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Epoxy/Fiberglass Strength

Kayak Jack

Well-Known Member
Aug 26, 2003
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Okemos / East Lansing Michigan
Thanks, JD. I assume that 2 layers mean one layer on each side. I've never over stressed any bottom of any boat. They've been misused from time to time. Quality wood, covered with fiberglass, is tough, flexible stuff.
 

beekeeper

Well-Known Member
Mar 4, 2009
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Thanks, JD. I assume that 2 layers mean one layer on each side. I've never over stressed any bottom of any boat. .........................
In the text he states "between two layers of 6 oz." so I assume one layer of glass on each side. Hurts my head to dwell on that much data, but I see some things that may need more testing to verify. 3/16" cedar covered with 2 layers of cloth vs. 5/16" covered with 2 layers of cloth?
 

beekeeper

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Mar 4, 2009
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5/16" is about 25% heavier than 3/16". His test showed both equal pounds to failure with 2 layers of 6oz. cloth. Does not compute for me. There is a lot of data presented and probably overall accurate.
A "real" pirogue maker once told me anything you add to the build will add strength. It will also add weight.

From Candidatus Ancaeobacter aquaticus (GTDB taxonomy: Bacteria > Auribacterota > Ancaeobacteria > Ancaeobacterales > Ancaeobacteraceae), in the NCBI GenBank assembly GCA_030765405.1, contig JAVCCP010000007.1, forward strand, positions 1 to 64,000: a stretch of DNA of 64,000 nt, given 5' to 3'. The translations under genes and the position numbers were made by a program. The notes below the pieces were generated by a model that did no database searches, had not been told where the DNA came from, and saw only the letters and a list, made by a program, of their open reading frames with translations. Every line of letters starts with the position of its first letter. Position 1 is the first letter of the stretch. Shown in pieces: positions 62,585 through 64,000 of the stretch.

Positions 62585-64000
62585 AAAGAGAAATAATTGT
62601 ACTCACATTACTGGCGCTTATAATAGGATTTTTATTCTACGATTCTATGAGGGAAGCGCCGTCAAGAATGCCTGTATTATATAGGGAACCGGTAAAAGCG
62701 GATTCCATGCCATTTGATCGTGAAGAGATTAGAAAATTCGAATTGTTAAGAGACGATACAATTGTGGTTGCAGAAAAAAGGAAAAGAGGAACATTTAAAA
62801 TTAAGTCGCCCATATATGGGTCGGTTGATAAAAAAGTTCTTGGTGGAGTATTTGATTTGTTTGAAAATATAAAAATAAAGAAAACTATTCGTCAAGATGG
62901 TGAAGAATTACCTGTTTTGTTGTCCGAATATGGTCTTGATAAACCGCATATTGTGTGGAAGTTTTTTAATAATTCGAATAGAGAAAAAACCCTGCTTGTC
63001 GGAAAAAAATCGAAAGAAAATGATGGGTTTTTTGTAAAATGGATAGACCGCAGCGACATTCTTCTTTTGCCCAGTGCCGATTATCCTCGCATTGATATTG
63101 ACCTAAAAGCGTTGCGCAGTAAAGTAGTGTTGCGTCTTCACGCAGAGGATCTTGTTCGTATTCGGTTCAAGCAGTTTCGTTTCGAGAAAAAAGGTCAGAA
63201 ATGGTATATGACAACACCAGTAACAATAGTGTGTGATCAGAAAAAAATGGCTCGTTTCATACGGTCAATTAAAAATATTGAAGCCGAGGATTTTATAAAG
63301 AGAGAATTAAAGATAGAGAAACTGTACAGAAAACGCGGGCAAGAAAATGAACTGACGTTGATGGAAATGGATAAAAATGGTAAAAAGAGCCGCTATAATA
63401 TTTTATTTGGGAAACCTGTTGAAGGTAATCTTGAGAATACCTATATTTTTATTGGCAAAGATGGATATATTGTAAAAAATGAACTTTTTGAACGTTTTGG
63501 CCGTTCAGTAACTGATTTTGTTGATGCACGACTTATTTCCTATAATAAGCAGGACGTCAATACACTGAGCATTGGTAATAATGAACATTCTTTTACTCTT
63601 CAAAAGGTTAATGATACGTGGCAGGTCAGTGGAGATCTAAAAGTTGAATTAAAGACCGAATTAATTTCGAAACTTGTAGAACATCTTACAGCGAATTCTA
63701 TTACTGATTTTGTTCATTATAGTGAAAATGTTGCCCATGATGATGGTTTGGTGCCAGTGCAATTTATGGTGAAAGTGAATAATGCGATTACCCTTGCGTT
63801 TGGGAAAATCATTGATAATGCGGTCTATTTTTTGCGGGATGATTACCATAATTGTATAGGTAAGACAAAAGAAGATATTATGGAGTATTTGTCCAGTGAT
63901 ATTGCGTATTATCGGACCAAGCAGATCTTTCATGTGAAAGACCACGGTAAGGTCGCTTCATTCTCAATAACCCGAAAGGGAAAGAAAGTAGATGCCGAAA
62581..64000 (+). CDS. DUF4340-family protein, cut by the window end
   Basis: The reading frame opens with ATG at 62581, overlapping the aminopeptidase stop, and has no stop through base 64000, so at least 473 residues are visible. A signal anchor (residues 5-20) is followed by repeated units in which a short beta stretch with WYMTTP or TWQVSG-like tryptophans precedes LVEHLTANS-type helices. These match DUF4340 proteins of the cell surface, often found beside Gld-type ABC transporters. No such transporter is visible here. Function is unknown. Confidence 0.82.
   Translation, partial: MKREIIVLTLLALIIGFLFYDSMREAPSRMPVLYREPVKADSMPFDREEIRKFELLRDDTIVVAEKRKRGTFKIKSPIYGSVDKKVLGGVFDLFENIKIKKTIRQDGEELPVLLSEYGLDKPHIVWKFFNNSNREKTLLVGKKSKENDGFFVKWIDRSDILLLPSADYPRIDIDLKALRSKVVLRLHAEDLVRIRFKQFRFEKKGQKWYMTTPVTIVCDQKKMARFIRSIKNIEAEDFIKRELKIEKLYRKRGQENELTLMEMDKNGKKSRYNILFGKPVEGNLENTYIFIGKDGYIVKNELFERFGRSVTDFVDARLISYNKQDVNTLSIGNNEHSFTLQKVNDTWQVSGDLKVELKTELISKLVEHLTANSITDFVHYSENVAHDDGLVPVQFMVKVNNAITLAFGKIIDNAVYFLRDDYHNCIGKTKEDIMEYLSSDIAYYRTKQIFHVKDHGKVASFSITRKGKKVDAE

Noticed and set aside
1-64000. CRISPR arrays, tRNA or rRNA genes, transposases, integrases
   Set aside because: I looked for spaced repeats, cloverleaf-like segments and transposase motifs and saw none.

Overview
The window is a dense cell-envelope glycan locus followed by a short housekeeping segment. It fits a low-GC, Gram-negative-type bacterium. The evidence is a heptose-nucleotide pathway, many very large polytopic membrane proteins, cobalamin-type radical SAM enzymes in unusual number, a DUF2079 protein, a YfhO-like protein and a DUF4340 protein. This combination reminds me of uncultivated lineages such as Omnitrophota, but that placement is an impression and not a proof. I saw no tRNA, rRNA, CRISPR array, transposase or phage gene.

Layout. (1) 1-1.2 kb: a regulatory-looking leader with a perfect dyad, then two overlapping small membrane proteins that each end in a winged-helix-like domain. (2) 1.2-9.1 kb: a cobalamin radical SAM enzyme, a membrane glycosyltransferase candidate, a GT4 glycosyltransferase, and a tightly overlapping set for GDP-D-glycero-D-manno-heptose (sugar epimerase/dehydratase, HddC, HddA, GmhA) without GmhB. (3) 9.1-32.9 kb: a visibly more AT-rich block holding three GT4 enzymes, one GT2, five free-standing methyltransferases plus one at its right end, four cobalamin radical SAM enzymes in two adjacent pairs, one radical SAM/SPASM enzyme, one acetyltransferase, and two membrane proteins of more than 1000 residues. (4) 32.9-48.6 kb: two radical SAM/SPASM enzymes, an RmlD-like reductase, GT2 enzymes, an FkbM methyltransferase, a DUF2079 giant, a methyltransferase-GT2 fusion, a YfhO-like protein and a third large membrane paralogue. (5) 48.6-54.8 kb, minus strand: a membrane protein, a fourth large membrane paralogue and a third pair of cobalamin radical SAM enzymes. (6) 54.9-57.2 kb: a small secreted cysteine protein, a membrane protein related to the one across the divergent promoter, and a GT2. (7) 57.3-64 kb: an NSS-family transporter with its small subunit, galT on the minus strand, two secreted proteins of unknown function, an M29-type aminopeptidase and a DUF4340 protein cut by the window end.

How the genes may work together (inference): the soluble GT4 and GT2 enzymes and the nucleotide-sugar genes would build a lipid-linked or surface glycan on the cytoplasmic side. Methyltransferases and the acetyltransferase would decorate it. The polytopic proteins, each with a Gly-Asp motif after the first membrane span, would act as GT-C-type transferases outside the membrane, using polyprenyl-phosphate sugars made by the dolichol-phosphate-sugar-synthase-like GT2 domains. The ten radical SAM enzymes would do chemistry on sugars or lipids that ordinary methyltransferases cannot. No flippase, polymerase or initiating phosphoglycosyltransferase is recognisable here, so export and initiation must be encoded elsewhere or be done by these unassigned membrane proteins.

Finding the right balance is what makes for a good boat.
 

Kayak Jack

Well-Known Member
Aug 26, 2003
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Okemos / East Lansing Michigan
Ummm, I question the 25% figure. 5/16 is 5/3 times thicker than 3/16. That's 166% thicker. That's 66% more material. I haven't weighed two, comparable pieces, but would expect the thicker chunk to weigh 66% more correspondingly.

Anyway, the second coating of fiberglass, on the other side, certainly adds strength and longevity to the already strong plywood. One day, it would be very interesting to actually watch plywood being made. One heck of a good invention!
 

beekeeper

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Mar 4, 2009
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I told you it was too much data for me to think about. The 25% increase in weight was in reference to 1/4" strips vs. 5/16". My mistake. The comparison for strength was from the chart. 3/16" with glass equals 5/16" with glass? Just saying doesn't seem likely to me. If so how? Why?
 

Kayak Jack

Well-Known Member
Aug 26, 2003
13,113
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Okemos / East Lansing Michigan
Physically testing the various panels to the point of destruction is time and lumber consuming. Causes tired eyes and sore neck muscled too.

Take one shot glass of singlemalt scotch, lean back in an easy chair, take a sip. Repeat.